Actual miles of streetcar track in West Virginia from 1894 – 1920 were collected from the McGraw Electric Railway List and American Railway Investments Journal which detailed the miles of track operated by individual companies and cities. The source of data aimed to provide investors a complete overview of the streetcar operations so that they could make educated investment decisions. This source is more than a century old and is one of various historical books that have been scanned into digital copies as part of Google’s project to digitise the world’s books. Certain data was missing or incorrect. For example, some pages were illegible because of scanning errors or the natural degradation of the book over time. Most of the data collection was done by utilising the txt file representing the book which was created from optical character recognition. There were several data points which were not demonstrated correctly in the txt file, of which have been padded by adjacent year data points or determined by linear interpolation. Despite this, the actual miles of streetcar track data have been cleaned and modified to be of the highest and most realistic accuracy possible.

From a curve fitting process, the maximum track miles in West Virginia was found to be 580 which best represented the data, produced the highest R-squared value, and maximising the t-statistic on both the curve intercept and slope. While the data indicated a peak of 560 miles, it is difficult to determine whether this was a local peak or signals the end of the streetcar era in W Va. It is widely accepted that the last streetcar operated in W Va in 1937, so it is assumed that the peak of the streetcar life cycle was achieved around the mid-1920s as indicated by the curve.

As suggested by the S-curve, the birth occurred in 1890, rapid growth occurring from 1900 to 1915, and maturity setting in after 1915.


Many cities across the world are seeing a resurgence of streetcars (more so known as trams or light rail) in the 21st century as a response to increasing congestion. Though there are notable differences that make the system more effective than those in the early days. Modern transport policy is administered by dedicated transport government departments, in contrast to policy in the early era - New policies around the operations of the tram include exclusive right of way arrangements and preferential treatment on the road. Electricity is the new oil – trams have always used electricity. Trackless tram concepts have been floated around and even tested in some cities. Advancements in lithium-ion battery technology has made it possible to operate battery-powered trackless trams. This mode has cost advantages since they do not have the initial capital expenditure requirements associated with overhead wiring and laying of track. This is another example of the integration of technological innovations to improve the effectiveness and value of older systems.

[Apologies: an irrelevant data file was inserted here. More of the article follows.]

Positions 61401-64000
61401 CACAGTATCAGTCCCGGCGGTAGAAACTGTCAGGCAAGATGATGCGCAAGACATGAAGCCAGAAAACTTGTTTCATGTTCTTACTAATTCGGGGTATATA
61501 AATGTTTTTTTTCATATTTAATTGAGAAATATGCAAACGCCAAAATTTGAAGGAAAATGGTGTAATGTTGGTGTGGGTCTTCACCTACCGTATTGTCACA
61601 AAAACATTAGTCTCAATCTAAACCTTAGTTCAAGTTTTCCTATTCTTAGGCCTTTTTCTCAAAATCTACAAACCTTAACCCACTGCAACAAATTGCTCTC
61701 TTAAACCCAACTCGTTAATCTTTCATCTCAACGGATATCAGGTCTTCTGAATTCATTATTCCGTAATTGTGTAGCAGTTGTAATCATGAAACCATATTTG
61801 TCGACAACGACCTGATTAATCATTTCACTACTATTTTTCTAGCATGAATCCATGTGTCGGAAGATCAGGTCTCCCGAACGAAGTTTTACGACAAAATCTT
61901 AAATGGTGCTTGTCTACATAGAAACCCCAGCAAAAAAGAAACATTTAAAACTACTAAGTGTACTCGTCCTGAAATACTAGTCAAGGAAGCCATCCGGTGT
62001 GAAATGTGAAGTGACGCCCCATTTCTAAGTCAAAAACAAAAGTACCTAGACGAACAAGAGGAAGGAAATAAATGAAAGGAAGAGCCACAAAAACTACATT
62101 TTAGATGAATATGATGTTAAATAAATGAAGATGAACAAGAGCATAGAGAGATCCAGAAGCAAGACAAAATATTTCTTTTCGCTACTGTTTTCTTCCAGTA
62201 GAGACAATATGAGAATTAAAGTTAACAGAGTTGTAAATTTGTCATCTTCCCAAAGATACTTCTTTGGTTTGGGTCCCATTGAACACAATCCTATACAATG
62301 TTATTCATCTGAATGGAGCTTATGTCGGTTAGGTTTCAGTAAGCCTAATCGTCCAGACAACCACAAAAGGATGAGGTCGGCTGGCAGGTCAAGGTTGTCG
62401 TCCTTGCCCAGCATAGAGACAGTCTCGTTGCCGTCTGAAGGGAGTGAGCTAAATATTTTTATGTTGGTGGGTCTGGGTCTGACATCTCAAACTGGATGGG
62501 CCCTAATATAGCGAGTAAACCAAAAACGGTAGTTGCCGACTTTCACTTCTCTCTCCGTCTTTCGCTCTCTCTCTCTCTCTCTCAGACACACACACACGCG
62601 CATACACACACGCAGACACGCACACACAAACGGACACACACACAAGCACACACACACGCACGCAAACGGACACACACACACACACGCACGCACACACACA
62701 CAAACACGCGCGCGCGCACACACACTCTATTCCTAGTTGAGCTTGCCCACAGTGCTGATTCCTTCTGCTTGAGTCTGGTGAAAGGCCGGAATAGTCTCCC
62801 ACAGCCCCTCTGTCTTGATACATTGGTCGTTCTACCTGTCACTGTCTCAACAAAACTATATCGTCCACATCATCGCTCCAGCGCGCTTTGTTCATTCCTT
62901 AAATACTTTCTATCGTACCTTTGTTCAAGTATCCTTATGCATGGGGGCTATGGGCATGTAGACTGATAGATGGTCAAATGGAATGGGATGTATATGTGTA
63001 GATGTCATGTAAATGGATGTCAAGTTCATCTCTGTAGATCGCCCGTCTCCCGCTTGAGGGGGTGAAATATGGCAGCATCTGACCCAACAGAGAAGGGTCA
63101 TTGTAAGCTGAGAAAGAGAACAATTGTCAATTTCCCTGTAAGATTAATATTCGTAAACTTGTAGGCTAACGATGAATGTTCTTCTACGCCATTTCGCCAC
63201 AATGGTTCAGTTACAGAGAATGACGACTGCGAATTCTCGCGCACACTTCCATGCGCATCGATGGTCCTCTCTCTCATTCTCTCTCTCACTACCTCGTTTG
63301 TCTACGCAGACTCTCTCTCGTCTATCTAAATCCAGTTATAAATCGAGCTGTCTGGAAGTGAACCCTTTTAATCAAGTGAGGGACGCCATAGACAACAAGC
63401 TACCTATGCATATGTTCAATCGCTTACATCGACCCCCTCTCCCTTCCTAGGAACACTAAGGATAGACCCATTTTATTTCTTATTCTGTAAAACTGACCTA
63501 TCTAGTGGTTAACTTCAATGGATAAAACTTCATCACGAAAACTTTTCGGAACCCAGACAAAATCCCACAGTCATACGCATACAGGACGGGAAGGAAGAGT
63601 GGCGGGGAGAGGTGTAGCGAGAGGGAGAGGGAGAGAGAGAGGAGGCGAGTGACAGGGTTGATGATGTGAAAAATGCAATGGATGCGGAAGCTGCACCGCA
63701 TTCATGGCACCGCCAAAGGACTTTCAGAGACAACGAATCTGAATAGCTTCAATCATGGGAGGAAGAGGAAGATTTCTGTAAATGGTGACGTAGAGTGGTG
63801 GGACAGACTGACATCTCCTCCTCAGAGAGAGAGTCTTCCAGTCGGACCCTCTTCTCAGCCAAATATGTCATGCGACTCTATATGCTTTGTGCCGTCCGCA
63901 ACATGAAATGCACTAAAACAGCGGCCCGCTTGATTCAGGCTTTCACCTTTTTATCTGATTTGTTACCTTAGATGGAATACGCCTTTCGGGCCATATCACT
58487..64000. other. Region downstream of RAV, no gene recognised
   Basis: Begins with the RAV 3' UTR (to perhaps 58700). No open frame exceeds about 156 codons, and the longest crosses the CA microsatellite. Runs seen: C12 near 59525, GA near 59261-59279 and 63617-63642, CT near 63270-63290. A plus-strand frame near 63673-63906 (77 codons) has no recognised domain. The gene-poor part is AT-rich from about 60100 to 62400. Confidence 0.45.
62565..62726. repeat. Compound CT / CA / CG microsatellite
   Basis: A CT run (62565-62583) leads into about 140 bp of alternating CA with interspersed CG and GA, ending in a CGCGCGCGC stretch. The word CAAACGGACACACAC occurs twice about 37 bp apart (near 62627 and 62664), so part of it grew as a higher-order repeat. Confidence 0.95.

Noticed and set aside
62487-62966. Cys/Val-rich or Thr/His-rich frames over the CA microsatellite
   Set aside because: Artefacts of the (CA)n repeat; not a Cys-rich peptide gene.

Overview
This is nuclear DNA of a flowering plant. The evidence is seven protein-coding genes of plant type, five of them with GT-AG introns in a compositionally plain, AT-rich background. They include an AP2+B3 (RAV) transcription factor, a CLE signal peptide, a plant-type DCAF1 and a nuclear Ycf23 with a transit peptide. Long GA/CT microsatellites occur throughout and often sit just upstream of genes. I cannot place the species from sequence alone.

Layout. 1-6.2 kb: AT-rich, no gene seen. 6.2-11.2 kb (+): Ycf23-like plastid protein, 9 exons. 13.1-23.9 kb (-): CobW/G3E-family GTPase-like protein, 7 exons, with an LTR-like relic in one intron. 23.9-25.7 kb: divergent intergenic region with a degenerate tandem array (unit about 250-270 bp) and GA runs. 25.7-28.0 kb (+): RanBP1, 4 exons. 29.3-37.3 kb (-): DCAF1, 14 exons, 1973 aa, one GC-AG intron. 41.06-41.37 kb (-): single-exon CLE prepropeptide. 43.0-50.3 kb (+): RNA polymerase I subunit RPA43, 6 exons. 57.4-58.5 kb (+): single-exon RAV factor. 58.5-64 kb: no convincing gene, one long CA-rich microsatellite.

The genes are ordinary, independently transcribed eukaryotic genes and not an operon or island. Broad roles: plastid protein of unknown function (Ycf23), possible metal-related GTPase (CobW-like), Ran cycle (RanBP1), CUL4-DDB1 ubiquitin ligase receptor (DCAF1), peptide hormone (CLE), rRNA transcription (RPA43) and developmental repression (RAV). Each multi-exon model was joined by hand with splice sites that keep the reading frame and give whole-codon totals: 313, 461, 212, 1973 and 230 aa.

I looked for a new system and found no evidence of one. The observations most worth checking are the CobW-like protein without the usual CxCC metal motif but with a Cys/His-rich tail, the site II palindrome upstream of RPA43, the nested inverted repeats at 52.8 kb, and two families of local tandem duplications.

$1 in 1890 → 1940 | Inflation Calculator. (n.d.). Retrieved March 24, 2021, from

A Streetcar City. (2017, February 28). National Museum of American History.

All Aboard: Huntington’s Streetcars. (2017, December 19). Downtown Huntington.

Be Careful How You Refer to the So-Called “Great American Streetcar Scandal.” (2013, June 3). Bloomberg.Com.

Bryant, B. (n.d.). Iron Road: The Rise of Huntington, West Virginia, 1870-1920. 181.

E-WV | Streetcar Lines. (n.d.). Retrieved March 24, 2021, from

Gazette-Mail, C. G. F. the. (n.d.). Streetcars once wound through Charleston (Daily Mail WV). Charleston Gazette-Mail. Retrieved March 24, 2021, from

Laubscher, R. (2015, May 18). GM Conspiracy to Kill Streetcars? Not By Itself. Market Street Railway.

McGraw. (n.d.). McGraw Electric Railway Journal/American Railway Investments Journal.

The Real Story Behind the Death of Streetcars in the United States. (n.d.). Planetizen - Urban Planning News, Jobs, and Education. Retrieved March 24, 2021, from

Trolleys & Trains, Wheeling, West Virginia—Ohio County WVGenWeb. (n.d.). Retrieved March 24, 2021, from

Wheeling Traction Company, Wheeling, WV. (n.d.). Retrieved March 24, 2021, from

William L. Garrison, & David M. Levinson. (n.d.). The Transportation Experience.

WV, J. E. C. F. D. M. (n.d.). The Mountain State streetcar era. Charleston Gazette-Mail. Retrieved March 24, 2021, from